June 05th:
I went in on a group buy that Mr. Patracy put together and I purchased new AVM front lockout hubs, and installed them!
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June 12th:
From a 4'x8' sheet of 3/4" rubber stall mat (like you'd put in a barn stall for your horse), I cut rubber floor mats (passenger and driver). It makes it a bit more of a chore to put in/take out seats and especially the transmission tunnel cover, but otherwise, it helps cut down on some heat and noise. Every little bit adds up. While I had the seats out, I replace the following:
  • Rubber air line for air pressure gauge
  • Rubber air line for the front axle engage lever
  • Heater ducts - all of them
    • Purchased locally from Evco House of hose, I got about 7.75 ft of 4 inch diameter LT-4 ducting, and 7 ft of 3 inch diameter LT-3 ducting
The 3" ducts to the defroster vents were quite difficult to reach, get on, and tighten.

August 1st:
I installed an AD-9 style air-dryer. However, after a few iterations, that thing is still an on-going saga and doesn't operate correctly. At the time of this writing (07/13/2017), it is bypassed and electrical disconnected. Next step, I think I will take it to a shop with more experience with air dryers.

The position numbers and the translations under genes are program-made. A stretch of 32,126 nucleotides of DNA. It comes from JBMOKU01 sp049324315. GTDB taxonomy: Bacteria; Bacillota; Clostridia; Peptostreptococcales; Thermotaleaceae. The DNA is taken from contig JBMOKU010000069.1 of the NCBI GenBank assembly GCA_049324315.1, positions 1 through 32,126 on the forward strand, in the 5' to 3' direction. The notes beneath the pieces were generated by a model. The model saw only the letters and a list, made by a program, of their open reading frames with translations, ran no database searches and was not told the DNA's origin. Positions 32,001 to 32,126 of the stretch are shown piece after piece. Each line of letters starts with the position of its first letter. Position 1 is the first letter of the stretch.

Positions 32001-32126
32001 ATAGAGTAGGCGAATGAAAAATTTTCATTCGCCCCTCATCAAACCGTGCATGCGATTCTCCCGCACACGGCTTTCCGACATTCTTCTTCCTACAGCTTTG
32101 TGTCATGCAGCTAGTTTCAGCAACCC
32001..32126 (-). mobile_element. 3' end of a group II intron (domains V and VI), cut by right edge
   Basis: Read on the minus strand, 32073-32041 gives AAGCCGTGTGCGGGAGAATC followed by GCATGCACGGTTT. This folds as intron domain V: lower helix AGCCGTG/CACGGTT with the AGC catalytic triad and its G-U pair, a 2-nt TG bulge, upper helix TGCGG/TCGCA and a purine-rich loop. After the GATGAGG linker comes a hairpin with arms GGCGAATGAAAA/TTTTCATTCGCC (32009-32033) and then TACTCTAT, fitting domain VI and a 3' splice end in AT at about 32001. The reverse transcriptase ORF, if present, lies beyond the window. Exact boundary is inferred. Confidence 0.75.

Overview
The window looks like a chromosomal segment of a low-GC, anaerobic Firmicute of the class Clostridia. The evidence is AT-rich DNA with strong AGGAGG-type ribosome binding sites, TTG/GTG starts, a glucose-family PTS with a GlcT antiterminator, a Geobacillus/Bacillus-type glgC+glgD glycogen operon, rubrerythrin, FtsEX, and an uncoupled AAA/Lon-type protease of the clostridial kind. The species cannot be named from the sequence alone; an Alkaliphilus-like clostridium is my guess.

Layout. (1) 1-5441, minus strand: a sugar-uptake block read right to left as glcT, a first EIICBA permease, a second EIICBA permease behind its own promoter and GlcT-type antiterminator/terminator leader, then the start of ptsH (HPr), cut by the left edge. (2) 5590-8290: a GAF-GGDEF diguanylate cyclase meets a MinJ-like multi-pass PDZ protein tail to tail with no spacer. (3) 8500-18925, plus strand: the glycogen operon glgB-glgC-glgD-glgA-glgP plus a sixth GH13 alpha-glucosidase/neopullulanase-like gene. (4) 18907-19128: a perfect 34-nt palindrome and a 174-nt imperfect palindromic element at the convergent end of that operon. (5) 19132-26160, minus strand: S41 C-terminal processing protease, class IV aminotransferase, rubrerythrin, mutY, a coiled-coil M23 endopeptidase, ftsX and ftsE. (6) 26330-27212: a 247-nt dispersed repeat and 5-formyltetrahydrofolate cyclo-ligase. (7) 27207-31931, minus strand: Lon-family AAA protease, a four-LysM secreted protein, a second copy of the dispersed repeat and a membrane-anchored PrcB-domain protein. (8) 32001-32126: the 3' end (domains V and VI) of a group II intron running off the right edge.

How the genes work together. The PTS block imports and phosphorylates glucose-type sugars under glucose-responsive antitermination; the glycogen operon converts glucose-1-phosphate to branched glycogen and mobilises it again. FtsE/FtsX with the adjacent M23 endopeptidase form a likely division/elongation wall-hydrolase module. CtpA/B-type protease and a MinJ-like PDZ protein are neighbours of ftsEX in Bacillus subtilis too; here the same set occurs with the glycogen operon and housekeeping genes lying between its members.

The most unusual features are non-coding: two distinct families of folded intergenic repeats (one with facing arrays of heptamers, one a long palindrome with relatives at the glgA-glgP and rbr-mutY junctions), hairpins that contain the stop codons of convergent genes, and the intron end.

August 8:
At 1743.0 miles on my new speedometer, the 9.00-20 NDTs were replaced with Goodyear G177 11.00-20! The tires were surplus from M939 series 5 ton trucks, still on 5 ton budd wheels. I paid a local shop, Jack's Tire and Oil in North Logan, UT, less than $300 to dismount 18 tires and remount 9 - I consider that a steal of a price for the work involved! Though, these tires are awesome they weren't without their challenge. The G177s as duals, are basically more tire than the deuce needs. Even at 30 PSI in the rear of an empty deuce, full tread contact isn't made, though the tire will flex well off road at that pressure. However, the fronts I run at 80 PSI (now, with the M66 gun ring installed in 2016). Additionally, the left, middle axle rubs fairly heavily on a trunnion cap and bolt head, even with a 1/4" spacer plate. To eliminate the rub, one would probably need to replace all torque rod ends with the "ball & joint" style, add longer wheel studs, and run a 1/2" (or more) spacer plate.